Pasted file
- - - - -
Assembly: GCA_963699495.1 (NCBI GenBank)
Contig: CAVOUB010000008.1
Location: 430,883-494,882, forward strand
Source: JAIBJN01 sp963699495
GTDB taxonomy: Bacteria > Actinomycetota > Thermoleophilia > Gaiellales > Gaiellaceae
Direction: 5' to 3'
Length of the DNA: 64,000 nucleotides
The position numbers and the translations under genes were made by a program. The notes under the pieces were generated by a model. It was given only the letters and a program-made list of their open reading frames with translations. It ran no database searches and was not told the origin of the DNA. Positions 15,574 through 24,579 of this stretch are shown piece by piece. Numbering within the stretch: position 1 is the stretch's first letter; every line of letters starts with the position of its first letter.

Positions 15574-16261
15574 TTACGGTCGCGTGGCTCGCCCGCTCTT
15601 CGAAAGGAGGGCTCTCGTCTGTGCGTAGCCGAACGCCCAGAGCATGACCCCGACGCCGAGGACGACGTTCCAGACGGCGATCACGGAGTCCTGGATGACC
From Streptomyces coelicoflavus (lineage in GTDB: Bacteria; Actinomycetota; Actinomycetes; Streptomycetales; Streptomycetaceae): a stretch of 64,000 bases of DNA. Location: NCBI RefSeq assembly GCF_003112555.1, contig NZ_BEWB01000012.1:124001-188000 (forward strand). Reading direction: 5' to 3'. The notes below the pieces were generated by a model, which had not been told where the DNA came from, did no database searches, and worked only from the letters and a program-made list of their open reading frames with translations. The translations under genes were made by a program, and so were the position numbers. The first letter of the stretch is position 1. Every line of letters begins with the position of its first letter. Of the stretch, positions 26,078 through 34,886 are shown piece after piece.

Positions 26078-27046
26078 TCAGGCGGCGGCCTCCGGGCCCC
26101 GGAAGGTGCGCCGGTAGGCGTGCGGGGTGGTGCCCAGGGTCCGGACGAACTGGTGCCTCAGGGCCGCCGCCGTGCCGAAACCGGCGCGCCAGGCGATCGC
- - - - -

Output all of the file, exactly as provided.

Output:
Assembly: GCA_963699495.1 (NCBI GenBank)
Contig: CAVOUB010000008.1
Location: 430,883-494,882, forward strand
Source: JAIBJN01 sp963699495
GTDB taxonomy: Bacteria > Actinomycetota > Thermoleophilia > Gaiellales > Gaiellaceae
Direction: 5' to 3'
Length of the DNA: 64,000 nucleotides
The position numbers and the translations under genes were made by a program. The notes under the pieces were generated by a model. It was given only the letters and a program-made list of their open reading frames with translations. It ran no database searches and was not told the origin of the DNA. Positions 15,574 through 24,579 of this stretch are shown piece by piece. Numbering within the stretch: position 1 is the stretch's first letter; every line of letters starts with the position of its first letter.

Positions 15574-16261
15574 TTACGGTCGCGTGGCTCGCCCGCTCTT
15601 CGAAAGGAGGGCTCTCGTCTGTGCGTAGCCGAACGCCCAGAGCATGACCCCGACGCCGAGGACGACGTTCCAGACGGCGATCACGGAGTCCTGGATGACC
From Streptomyces coelicoflavus (lineage in GTDB: Bacteria; Actinomycetota; Actinomycetes; Streptomycetales; Streptomycetaceae): a stretch of 64,000 bases of DNA. Location: NCBI RefSeq assembly GCF_003112555.1, contig NZ_BEWB01000012.1:124001-188000 (forward strand). Reading direction: 5' to 3'. The notes below the pieces were generated by a model, which had not been told where the DNA came from, did no database searches, and worked only from the letters and a program-made list of their open reading frames with translations. The translations under genes were made by a program, and so were the position numbers. The first letter of the stretch is position 1. Every line of letters begins with the position of its first letter. Of the stretch, positions 26,078 through 34,886 are shown piece after piece.

Positions 26078-27046
26078 TCAGGCGGCGGCCTCCGGGCCCC
26101 GGAAGGTGCGCCGGTAGGCGTGCGGGGTGGTGCCCAGGGTCCGGACGAACTGGTGCCTCAGGGCCGCCGCCGTGCCGAAACCGGCGCGCCAGGCGATCGC